Some days, I feel so, well old… but when we are together, it’s like the years simply melt away. I surprised them last night with this picture I found among some old family photos. After much analysis of our clothing and hairstyles, we believe this was taken around Christmas, 1975. If you look closely you can see Marilyn (who went by the nickname Ralph) seated, posing as Santa dressed in an impromptu Santa outfit: toilet paper beard, toboggan and Christmas bow hat. Vick’s the child on Santa’s lap while Tracy and I look on. Then just as now,  you can see I was the  daydreamer off in my own little world and Tracy, the beautiful blond continues to tower over everyone else’s head.

After several bottles of wine, crackers and cheese, pizza and two variety packs of pizza, we attempted to re-create the original photo. Trying to coerce the cooperation of the cell phone, the props and all parties involved was a bit like herding cats. Tracy sent me the photos and I’m like, “Are you serious, this is the best one? You’ve got to be kidding me…”

On sure, on the outside, we’ve gained the weight- equivalent of another middle-aged woman; everyone’s fatter and our boobs have migrated impossibly south. We’re using night serums on our face and waxing our chins. The irony is that if you asked any of us the most surprising thing about a friendship spanning more than forty years, is how little we have changed.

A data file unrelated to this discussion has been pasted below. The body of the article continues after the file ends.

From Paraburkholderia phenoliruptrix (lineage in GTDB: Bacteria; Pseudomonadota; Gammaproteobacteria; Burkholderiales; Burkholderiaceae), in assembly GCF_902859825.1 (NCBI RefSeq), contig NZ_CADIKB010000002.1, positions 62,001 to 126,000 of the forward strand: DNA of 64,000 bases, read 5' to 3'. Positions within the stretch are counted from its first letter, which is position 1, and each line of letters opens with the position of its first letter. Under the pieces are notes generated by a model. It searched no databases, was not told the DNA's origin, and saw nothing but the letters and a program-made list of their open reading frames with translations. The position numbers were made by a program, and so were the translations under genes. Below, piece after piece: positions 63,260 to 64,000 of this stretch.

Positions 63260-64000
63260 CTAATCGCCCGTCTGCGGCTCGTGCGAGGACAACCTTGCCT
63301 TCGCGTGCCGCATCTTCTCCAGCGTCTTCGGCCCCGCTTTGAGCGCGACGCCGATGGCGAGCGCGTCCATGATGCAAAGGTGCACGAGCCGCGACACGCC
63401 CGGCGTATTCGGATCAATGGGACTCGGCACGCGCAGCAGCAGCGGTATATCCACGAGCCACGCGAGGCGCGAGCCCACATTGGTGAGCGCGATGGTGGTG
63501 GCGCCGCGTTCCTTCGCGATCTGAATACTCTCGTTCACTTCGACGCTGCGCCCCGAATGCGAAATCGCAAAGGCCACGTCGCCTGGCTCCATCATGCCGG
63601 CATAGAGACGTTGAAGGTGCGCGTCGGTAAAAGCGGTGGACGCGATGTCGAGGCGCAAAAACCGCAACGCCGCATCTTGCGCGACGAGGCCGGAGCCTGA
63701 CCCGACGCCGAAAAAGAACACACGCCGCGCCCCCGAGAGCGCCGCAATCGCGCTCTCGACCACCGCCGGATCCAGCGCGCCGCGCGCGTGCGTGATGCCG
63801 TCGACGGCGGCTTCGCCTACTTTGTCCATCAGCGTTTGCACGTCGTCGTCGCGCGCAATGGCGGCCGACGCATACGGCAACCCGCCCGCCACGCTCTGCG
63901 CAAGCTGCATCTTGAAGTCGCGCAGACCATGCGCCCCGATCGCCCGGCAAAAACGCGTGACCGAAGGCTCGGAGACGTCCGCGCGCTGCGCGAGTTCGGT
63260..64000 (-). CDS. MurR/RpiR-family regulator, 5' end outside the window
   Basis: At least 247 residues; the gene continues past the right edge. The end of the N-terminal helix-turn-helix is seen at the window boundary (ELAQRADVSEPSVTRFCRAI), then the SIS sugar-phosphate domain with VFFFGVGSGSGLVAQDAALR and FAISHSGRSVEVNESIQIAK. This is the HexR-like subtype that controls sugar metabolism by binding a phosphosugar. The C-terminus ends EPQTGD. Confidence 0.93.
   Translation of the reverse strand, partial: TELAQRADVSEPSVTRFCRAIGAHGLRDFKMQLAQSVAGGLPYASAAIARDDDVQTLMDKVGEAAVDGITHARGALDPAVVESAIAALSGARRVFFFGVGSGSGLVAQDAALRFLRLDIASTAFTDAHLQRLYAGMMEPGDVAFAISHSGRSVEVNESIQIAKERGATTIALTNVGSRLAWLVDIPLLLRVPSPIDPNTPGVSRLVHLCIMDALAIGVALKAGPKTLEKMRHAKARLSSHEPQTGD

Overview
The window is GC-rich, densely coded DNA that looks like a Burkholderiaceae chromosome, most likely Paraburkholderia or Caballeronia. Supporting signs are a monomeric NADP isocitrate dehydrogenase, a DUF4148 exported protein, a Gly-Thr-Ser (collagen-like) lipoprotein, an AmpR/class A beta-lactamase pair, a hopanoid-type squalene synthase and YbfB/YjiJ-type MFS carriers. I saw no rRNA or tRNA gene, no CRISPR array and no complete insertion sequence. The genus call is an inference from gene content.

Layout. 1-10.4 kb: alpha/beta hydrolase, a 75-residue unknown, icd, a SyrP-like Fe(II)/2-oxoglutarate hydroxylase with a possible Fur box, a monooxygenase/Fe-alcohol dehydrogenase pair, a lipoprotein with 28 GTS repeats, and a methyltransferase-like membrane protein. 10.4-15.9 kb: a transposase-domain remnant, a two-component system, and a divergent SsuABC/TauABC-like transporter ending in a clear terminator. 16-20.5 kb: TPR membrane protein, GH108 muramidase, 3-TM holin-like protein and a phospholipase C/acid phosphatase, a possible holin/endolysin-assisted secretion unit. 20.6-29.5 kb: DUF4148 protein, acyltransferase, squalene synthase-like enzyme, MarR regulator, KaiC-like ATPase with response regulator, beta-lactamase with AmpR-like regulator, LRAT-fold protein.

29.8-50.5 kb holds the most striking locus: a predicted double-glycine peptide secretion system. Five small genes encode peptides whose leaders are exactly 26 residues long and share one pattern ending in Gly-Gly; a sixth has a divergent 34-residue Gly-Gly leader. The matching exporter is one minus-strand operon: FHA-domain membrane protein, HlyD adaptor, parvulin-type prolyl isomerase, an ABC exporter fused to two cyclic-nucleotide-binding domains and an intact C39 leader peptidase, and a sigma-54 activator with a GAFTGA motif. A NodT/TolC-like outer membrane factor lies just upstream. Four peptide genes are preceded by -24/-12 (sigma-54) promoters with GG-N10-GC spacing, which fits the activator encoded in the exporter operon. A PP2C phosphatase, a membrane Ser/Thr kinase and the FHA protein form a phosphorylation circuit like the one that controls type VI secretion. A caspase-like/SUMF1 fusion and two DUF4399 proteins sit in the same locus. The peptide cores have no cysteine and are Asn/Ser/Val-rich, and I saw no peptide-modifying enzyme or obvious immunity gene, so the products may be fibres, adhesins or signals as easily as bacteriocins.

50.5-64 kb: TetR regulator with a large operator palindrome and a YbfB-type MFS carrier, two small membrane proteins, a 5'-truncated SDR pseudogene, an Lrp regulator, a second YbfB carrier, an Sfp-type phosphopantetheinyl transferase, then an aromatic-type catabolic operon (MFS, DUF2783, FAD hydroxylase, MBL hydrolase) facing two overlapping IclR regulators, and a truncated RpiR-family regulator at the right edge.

The four of us are as different as night and day. We’re teachers and CPA’s, hospital administrators and creative types, preppies and earth puppies, direct and evasive, sex kittens and hermits. There’s several tattoos in very strategic places among the group. Who and where, my lips are sealed. Today, we’re still there for each other in all the old ways, but more so. We laugh harder and cry more easily. We listen more carefully and we’re not afraid to ask the hard questions or disagree. We hug harder and hang on longer. They are my “go to girls” and I’ve no doubt they would love me through anything. They’d help me hide a body, break me out of jail or at least hide a key in my cheesecake.

Because if we’re together, you bet there will be dessert!

If you have friends like these, thank God for that gift. They will go with you through hell and back. If you don’t have, make a phone call or look up your old friends on Facebook. Time leaves it mark on all of us but good friends and laughter are truly the best antidote for aging.

Merry Christmas Mags!!!

 

 

 

My page for the family memory book... 2015
My page for the family memory book… 2015

Ya’ll know I herald from an eccentric and big ole Southern family… My husband Perry tells folks my maiden name was Faulkner but that is not true. My father was a Swicegood and mama was a Young. My family tree has so many branches, I recently met a distant cousin online and discovered we’re kin three or four different ways before we reach 6th cousins.